Other changes were gradually introduced. A hot water service with copper coils in the wood stove spelled the end of the chip heater; a washing machine spelled the end of the copper. The laundry was then accommodated on the porch and the bathroom replaced the old laundry. The old bathroom was transformed into a pantry which was every summer filled with the fruit that Lois turned into preserves and jam. The Yallambee orchard became a neighbourhood fruit provider with jam also going to the Hospital Auxiliary or other fund raising stalls. In the 1950s when cash was short and the farm was still isolated Lois was kept very busy making full use of the food produced from the garden and the farm. Shearing demanded the most serious catering of the year. Shearers worked strict hours and had to be fed promptly when the machines went quiet.
These jobs became easier with the purchase of the 32 volt power generating plant which led to the washing machine which changed life. Even an electric iron was possible although this was only done with the motor running. The telephone also came in the fifties although the extension line had to be constructed first.
With a new bedroom on the verandah came the possibility of a dining room. An archway was cut in the wall dividing the bedroom and the living room. Until this time most changes had been for comfort and convenience. Beauty had come from the garden which in 1970 won a prize as the best country garden in the Millicent Centenary Garden Competition.
In the late 1960s the eastern facing wall of the living room was replaced by a large picture window which looked out onto a patio crowned by a magnificent glory vine. This change opened up the house to the beauty of the garden. This was supplemented in the 1970s by a cedar panelled room which was built by Peter to reach out into the garden and which was used for Lois' spinning and weaving, for reading and watching television, a true living room.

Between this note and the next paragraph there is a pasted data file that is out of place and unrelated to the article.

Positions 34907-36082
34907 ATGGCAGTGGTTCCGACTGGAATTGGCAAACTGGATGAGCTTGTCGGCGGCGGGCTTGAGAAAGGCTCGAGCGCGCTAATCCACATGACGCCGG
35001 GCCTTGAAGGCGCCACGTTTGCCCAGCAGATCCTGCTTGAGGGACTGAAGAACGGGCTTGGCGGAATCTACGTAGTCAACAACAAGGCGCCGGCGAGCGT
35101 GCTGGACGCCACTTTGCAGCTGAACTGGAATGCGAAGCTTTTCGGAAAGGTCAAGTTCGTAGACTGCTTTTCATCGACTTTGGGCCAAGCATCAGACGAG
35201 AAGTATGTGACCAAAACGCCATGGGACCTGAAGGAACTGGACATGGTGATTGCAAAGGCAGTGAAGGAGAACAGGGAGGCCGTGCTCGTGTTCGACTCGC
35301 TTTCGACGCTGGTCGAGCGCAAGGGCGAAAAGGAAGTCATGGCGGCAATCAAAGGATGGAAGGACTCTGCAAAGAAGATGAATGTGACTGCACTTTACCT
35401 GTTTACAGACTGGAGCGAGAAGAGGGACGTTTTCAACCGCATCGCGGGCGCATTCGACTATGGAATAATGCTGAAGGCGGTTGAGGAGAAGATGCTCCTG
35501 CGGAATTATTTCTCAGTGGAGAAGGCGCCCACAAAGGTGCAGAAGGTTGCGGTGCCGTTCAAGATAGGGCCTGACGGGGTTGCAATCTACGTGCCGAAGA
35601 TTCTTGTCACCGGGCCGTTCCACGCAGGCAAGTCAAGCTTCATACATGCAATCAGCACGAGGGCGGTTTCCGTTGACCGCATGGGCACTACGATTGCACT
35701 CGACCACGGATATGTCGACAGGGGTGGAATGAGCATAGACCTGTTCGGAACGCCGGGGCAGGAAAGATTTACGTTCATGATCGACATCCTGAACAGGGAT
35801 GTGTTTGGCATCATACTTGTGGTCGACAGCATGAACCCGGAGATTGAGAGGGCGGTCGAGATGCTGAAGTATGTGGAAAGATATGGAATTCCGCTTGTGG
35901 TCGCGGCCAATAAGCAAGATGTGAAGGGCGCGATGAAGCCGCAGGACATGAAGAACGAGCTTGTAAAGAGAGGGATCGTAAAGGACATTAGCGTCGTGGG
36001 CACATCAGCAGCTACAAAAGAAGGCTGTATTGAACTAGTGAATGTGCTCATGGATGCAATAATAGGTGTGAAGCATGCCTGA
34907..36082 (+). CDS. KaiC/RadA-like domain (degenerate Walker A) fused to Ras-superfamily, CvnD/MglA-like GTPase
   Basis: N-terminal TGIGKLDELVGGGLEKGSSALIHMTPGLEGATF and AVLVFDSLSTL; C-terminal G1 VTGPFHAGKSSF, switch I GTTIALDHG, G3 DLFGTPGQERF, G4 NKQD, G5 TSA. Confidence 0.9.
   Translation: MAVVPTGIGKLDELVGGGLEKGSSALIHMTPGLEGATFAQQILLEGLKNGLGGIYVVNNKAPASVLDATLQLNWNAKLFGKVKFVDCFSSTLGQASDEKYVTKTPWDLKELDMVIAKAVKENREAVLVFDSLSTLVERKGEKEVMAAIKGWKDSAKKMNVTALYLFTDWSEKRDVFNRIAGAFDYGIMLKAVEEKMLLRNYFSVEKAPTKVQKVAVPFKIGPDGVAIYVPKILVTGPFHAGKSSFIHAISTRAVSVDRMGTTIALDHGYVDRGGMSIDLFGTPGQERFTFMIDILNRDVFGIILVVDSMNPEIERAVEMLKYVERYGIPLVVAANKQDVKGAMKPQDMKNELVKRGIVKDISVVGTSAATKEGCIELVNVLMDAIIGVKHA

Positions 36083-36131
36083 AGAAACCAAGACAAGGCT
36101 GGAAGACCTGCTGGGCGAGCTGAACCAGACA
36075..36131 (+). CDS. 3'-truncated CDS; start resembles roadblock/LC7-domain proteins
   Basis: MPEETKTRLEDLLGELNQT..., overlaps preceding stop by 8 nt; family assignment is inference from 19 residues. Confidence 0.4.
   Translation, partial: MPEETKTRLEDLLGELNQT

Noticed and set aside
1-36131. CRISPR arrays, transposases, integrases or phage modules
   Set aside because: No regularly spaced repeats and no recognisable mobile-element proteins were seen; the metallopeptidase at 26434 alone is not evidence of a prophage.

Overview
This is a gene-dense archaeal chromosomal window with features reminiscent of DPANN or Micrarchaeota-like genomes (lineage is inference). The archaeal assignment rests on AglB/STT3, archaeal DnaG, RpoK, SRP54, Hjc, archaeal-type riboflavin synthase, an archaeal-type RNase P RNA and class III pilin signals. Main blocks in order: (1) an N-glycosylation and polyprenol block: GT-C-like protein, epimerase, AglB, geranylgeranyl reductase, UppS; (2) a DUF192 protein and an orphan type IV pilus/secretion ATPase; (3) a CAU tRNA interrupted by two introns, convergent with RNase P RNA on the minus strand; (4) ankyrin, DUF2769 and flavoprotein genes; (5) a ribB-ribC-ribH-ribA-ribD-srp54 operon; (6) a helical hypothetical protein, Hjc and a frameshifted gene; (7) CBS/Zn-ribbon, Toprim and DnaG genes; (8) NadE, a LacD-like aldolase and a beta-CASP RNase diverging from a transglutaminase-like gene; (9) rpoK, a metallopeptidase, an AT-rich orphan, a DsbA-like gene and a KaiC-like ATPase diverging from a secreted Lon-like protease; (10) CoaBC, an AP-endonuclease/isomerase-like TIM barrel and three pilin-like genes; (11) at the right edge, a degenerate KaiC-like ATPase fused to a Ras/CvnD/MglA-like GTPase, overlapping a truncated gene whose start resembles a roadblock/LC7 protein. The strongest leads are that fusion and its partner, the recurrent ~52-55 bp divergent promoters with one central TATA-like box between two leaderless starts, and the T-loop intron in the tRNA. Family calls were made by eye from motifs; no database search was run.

A 'comfortable home', Yallambee in c1978.
The house was by then very comfortable. However, Julia was living in Malaysia and Peter had developed his interest in joinery and building into a small business based on his well- equipped workshop in the farm shed. Max was not able to do heavy work after a heart attack in 1967 so in 1978 the farm was sold, but the house block kept separate. Max and Lois stayed in the house until 1981 when they moved to Millicent to be nearer medical services for Max.
In 1981 it was sold to Alistair Dow, a teacher. Now the house was fully separated from its original function and it changed hands several times. The current owners, Mary and Don McDonald have been there for more than ten years. Yallambee is a place for their retirement after working for one of the biggest landowners in the district.
They welcome the peace of country living but isolation and ill health are problems. The house is nearly 50 years old and showing it. The surrounding bush is more luxuriant and beautiful than ever but there are only faint remnants of the once elegant and gracious garden.
Acknowledgements and Bibliography
Based on interviews with Lois and Peter Marsden and Don and Mary McDonald and personal memories of Julia Marsden.
Marsden, Susan, Business, charity and sentiment: the South Australian Housing Trust 1936-1986, Wakefield Press, Adelaide, 1986.
O'Connor, Pam and Brian, In two fields: Soldier Settlement in the South East of South Australia, The SE Soldier Settlers Committee, Millicent, 1991.
Julia Marsden, BA (Hons) University of Adelaide, MA (University of Malaya), Graduate Diploma in Education (TESOL) (University of South Australia). More generally known as Julia Segaran, she works now in Adelaide University in the area of international education administration and marketing after a major career shift following 25 years teaching History and English. Woven through her public career have been the many large and small satisfactions of motherhood and grandmotherhood.